Treg Taylor, Alaska’s Attorney General, on Thursday issued a directive to public librarians across the state regarding the pornographic and arguably obscene content being increasingly pushed on to minors in libraries. This move follows growing public concern over books with graphic sexual content accessible to children and teenagers in both school and public libraries.
In a detailed letter, Taylor outlined the legal implications of providing such material to minors, highlighting three key areas: state criminal laws, municipal ordinances, and state and federal education laws. He emphasized the responsibility of librarians and educators in ensuring their collections do not violate these laws.
Key Legal Provisions Cited:
- Distribution of Indecent Materials to Minors (AS 11.61.128): This statute criminalizes the distribution of sexually explicit material to children under 16. The law requires proving the distributor’s age, intention, and knowledge of the material’s nature. Violations can be classified as a Class C felony.
- Enticement of a Minor (AS 11.41.452): This Class B felony involves communication with minors to engage in sexual acts. It stresses that actual engagement in these acts isn’t necessary for a violation; mere enticement or encouragement is sufficient.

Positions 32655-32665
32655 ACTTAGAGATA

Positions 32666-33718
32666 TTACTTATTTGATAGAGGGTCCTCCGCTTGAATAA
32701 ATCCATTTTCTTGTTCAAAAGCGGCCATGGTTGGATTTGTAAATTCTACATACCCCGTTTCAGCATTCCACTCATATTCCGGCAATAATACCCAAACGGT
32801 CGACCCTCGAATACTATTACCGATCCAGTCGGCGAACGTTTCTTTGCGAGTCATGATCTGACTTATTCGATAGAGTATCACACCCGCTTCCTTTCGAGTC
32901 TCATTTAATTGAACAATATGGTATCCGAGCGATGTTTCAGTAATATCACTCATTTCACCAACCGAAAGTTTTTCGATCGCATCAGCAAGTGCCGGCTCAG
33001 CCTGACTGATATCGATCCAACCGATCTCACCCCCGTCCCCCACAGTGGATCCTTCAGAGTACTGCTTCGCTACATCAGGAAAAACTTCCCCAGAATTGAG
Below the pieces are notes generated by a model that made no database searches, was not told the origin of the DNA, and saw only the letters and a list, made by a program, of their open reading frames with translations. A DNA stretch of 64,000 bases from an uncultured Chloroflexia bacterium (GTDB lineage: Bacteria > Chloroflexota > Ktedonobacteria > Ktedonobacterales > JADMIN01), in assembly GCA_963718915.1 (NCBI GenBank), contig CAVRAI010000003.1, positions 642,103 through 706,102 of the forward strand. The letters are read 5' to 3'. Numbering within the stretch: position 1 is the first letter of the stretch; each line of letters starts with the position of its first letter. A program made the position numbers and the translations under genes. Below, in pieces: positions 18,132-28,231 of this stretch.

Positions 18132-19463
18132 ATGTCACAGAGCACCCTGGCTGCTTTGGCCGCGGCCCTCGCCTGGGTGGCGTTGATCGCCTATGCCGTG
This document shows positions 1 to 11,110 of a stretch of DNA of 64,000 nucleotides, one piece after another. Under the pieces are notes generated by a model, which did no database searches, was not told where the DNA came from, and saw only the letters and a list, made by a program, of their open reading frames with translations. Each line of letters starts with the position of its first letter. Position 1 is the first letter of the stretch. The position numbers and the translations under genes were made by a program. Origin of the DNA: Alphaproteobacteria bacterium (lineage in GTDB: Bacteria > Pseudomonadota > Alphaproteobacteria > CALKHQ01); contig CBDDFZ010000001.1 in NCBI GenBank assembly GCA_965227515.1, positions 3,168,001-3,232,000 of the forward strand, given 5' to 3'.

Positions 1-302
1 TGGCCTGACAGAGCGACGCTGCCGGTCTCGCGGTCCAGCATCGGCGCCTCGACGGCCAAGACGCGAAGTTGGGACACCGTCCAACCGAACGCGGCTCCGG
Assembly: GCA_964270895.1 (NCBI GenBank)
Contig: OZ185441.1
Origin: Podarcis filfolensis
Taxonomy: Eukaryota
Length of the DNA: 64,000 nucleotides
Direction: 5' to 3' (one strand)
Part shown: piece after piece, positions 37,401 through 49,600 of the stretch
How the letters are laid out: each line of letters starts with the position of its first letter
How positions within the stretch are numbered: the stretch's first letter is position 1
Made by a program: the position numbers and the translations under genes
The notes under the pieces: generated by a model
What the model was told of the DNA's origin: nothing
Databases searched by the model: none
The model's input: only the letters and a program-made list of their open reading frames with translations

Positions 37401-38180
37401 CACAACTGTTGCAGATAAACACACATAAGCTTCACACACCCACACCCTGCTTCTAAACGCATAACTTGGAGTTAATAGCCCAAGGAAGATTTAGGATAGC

- Contributing to the Delinquency of a Minor (AS 11.51.130): This law applies to those aiding minors under 18 in breaking state laws.
Municipal Ordinances and Education Laws: The letter also references municipal ordinances, such as Anchorage’s, which make disseminating indecent material to minors a misdemeanor. In terms of education laws, while no direct statutes govern library materials, librarians in schools are required to provide library records of minors to parents or guardians.
The Attorney General urged librarians and school districts to review their policies and conduct to ensure compliance with these laws. He highlighted the importance of protecting minors and reminded public employees of the protections offered under Alaska’s Whistleblower Act for reporting violations.
Taylor said he hopes the letter will assist librarians in navigating and complying with the law, ensuring a safe and lawful environment for minors accessing library materials.